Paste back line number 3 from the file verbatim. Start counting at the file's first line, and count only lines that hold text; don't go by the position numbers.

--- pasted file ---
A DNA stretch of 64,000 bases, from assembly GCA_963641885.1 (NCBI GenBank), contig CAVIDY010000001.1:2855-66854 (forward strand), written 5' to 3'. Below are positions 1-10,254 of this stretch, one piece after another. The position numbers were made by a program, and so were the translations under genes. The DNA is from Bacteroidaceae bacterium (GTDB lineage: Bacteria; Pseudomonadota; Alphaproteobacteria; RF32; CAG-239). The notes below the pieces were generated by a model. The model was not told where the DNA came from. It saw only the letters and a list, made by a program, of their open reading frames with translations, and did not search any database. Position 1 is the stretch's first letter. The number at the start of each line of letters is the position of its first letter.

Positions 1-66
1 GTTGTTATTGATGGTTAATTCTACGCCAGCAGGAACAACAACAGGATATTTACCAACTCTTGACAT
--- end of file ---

1 GTTGTTATTGATGGTTAATTCTACGCCAGCAGGAACAACAACAGGATATTTACCAACTCTTGACAT